That’s not to say that Dark & Dirty Mile is all, well, dark and dirty. Like Childers, Boland knows his way around a love song, too, as shown on the album’s most beautiful tune, “Lucky I Guess.” Mastering the art of simplicity isn’t simple at all, nor is delivering your desired message with only a few well-worn clichés; yet Boland displays his deft hand at both with lines like, “Never found a four-leaf clover and I tend to spill the salt/Anytime a mirror breaks, you can bet it was my fault … But somehow I still wound up here with you/Just lucky, I guess.”

Coming from an artist who’s had a few major hurdles to jump in recent years — from going through rehab for alcoholism to divorce to needing career-saving vocal cord surgery — the song’s message about recognizing life’s blessings becomes particularly poignant. “I’m sure I’ve fallen prey to not noticing when seemingly small things happen to me,” Boland admits. “But so many times, the small things I don’t notice end up being anything but small.”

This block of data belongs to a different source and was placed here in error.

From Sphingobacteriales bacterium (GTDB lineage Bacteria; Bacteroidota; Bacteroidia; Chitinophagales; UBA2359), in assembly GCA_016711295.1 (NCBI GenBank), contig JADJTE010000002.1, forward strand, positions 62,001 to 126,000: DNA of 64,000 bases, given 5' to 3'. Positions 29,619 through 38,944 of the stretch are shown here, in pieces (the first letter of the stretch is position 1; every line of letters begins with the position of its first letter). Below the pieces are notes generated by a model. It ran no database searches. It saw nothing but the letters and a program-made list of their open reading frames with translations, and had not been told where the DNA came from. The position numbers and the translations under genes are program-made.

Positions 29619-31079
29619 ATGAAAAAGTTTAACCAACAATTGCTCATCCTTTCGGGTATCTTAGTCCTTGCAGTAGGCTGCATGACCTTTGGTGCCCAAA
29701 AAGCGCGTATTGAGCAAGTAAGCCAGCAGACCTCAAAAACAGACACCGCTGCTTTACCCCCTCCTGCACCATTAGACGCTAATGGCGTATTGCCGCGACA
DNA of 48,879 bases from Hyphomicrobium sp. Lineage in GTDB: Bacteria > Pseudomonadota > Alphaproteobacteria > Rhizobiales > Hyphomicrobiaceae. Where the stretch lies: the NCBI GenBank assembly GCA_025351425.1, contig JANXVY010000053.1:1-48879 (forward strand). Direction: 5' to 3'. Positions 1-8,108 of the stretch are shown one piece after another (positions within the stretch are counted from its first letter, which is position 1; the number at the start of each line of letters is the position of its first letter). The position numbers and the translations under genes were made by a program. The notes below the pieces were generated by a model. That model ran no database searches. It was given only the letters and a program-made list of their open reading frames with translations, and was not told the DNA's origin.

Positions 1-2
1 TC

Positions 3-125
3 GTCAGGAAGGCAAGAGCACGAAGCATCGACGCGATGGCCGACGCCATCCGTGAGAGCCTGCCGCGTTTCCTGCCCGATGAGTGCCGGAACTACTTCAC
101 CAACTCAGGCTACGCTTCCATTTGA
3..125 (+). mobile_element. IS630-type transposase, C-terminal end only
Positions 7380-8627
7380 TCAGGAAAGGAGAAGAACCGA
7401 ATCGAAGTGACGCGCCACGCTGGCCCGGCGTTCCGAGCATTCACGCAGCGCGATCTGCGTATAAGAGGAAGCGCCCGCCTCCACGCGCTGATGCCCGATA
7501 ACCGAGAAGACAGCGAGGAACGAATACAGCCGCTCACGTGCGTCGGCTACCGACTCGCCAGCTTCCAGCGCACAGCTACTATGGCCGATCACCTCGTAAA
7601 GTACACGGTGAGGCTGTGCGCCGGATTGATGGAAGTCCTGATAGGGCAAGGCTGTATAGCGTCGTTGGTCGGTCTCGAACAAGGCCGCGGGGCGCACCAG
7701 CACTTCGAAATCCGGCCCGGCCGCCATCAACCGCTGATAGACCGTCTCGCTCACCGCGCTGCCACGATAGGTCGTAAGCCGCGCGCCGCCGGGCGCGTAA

One of the “small things” Boland has always paid attention to, though, is the importance of subtlety when it comes to delivering lyrics like that — and in playing music in general. Take the easy way out and over-sell a line or hook, and the rewards are far more fleeting than emotional wallops landed with a little more finesse.

“I heard a song on the radio the other day — I won’t even say which one it was, so I don’t give it any credibility — but the singer really went for it, just completely over-the-top,” he says. “It was a willful manipulation of human emotion for the simple sake thereof. I thought about how Guy Clark would’ve delivered that song as he was finger picking along with it, and I just know it would be different. We’ve never lost sight of how lucky we are to be where we are, and we’re not interested in manipulating our fans. So when we do touch on the softer emotions and maybe reach for the lower-hanging fruit, we still try to keep the gloves up and try to make the lyrics something different than the predictable guy-gets-the-girl-and-wins Hollywood ending.”